D’arby was oblivious to all the dramas of his friends. He had been too engrossed in his latest draft of his plan to save the world to notice that John was depressed.

Fanta finished setting the table just at the time they’d agreed to meet. Then she looked out the window but couldn’t see any of her guests coming so she went to check that there was a fresh hand towel in the bathroom. Fanta then spent the next half an hour doing various unimportant household jobs, and checking out the window every five minutes or so. Finally she sat down and regretted having organized for her aunt and uncle to take her sisters out for the evening because it looked like nobody was going to turn up for the meeting. Who was going to eat all the food now?

Then there was a knock at the door and the next thing Fanta knew, John and D’arby were showering her with excuses for being so late. Just behind them was Syafika. She came in without saying much and soon all of them were sitting around the table.

Dinner was strangely silent. D’arby kept getting out his notes, looking at them, folding them up and putting them back in his pocket. The rustling sound was annoying Syafika. She hadn’t brought any notes this time. She’d been too angry to remember to bring her notes and was disappointed because she couldn’t remember her ideas without them.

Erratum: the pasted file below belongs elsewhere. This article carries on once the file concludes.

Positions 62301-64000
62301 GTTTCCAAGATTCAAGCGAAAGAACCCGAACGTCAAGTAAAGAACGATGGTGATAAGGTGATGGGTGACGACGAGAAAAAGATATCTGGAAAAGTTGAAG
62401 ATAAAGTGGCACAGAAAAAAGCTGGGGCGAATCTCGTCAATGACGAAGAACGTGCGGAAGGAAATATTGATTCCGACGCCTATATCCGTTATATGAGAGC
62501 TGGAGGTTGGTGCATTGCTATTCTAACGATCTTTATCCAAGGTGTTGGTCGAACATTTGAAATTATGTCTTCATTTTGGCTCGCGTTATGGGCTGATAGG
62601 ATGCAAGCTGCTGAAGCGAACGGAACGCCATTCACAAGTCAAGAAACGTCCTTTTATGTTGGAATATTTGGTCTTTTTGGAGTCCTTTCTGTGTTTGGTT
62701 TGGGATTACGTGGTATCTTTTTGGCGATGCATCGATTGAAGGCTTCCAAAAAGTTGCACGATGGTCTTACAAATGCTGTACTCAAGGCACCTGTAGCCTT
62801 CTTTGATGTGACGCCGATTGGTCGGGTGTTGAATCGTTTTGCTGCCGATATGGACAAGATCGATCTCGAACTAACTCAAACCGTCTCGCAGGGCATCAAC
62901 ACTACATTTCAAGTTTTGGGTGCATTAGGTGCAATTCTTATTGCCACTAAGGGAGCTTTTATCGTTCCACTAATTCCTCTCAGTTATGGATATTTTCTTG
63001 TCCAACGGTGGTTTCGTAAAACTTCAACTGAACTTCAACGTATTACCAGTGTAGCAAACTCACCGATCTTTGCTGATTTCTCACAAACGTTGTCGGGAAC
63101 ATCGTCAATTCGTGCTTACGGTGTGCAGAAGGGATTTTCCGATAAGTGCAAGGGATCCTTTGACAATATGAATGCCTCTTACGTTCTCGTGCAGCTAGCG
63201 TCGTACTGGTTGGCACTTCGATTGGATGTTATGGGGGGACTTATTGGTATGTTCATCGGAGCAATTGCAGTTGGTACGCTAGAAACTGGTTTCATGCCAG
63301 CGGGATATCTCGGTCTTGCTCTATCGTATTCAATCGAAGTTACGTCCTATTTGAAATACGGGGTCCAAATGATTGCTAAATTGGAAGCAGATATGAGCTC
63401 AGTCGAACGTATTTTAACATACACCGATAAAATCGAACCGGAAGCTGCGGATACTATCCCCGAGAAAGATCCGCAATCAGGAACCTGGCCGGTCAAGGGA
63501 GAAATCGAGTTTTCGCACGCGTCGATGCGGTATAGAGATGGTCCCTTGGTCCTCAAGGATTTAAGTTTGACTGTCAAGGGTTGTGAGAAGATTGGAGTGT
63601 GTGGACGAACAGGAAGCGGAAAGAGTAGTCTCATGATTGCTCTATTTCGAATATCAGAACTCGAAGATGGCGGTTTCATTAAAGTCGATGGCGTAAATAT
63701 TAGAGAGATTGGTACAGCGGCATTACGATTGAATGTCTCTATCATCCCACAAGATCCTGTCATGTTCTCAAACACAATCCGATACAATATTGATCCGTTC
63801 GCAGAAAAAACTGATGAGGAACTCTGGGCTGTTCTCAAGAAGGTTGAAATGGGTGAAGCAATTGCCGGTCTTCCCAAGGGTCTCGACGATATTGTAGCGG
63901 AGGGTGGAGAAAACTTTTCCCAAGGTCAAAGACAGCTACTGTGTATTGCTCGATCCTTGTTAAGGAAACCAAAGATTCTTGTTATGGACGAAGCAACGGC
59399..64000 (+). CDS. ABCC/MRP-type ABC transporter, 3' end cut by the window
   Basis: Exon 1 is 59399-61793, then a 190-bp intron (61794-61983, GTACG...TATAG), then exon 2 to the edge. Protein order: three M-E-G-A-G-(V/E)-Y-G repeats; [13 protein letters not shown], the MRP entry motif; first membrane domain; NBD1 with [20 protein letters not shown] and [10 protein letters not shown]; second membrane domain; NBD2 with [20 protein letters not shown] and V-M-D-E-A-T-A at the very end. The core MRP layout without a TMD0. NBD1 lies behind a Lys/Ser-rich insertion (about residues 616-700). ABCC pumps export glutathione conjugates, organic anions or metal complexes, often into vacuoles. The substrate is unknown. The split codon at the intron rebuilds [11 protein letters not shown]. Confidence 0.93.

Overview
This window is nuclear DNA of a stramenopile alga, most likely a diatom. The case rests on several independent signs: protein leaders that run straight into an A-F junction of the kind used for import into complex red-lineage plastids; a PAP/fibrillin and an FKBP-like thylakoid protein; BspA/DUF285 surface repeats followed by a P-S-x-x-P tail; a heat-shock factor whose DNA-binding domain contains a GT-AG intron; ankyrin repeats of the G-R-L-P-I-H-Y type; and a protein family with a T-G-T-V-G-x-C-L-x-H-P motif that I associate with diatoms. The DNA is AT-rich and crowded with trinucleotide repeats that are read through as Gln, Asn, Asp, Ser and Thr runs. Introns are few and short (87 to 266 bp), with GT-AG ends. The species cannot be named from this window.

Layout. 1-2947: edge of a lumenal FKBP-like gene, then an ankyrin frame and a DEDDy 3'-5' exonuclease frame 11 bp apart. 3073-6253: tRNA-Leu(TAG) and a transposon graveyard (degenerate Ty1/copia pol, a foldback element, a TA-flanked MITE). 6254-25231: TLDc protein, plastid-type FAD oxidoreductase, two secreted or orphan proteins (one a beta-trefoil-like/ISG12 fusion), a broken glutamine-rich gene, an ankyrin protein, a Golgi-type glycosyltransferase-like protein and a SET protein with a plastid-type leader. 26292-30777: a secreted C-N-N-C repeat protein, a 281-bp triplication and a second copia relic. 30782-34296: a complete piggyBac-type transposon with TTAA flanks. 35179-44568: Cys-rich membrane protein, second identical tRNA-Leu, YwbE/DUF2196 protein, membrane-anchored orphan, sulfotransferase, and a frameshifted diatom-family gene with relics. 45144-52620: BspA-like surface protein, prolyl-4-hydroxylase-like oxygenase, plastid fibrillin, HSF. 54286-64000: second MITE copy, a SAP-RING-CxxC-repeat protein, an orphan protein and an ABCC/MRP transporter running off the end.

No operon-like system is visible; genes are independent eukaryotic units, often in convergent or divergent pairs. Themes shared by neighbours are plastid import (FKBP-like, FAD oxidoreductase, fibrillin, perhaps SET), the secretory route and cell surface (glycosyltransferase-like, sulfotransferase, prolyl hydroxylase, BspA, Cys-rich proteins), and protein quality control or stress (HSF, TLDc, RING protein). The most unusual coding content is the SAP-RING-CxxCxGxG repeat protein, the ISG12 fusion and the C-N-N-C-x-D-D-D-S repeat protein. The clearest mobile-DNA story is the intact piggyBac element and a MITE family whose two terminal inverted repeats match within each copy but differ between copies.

Everyone was relieved when the dinner had all been eaten, even Syafika. As Fanta poured everyone cups of tea, D’arby skimmed through his notes once more and then stood up, cleared his throat and began.

“I’ve been trying to work out whether there is any root cause to the rot we were talking about last week. Is there any one thing that we can focus on that will make more difference than others? Anyway, this is what I’ve come up with so far:

It all started while I was watching the news. The usual finance reporter was showing graphs and talking about how consumers where still saving rather than spending so the retail outlook was grim and economic growth was threatened. I started to wonder whether all these “consumers” were really saving, or whether they’d made the same realization that I’d made and had decided they didn’t want to be consumers anymore. What if everyone stopped buying so much because they didn’t want to keep using resources unsustainably? What would that do to the economy? Would there be a recession? A depression? What are those things anyway? Can our economic system survive if we live more sustainably? I mean, even with increased efficiency, continual economic growth is impossible so either we stuff the planet or we stuff the economy, right? I know I’m not the only person who can see this problem so why are we so determined to stick to this path? Why aren’t we changing the economy?

I’d be surprised if it wasn’t those who benefit from the current system who are keeping things on the current path – so we may as well blame the richest people, but it isn’t just their fault because everyone else is letting them get away with it.

Anyway, if these rich people don’t care that they are destroying the planet and that they will be remembered as having been the biggest arseholes who ever lived, then why not? Are they psychopaths? Let’s assume that they are, even just for the fun of it.”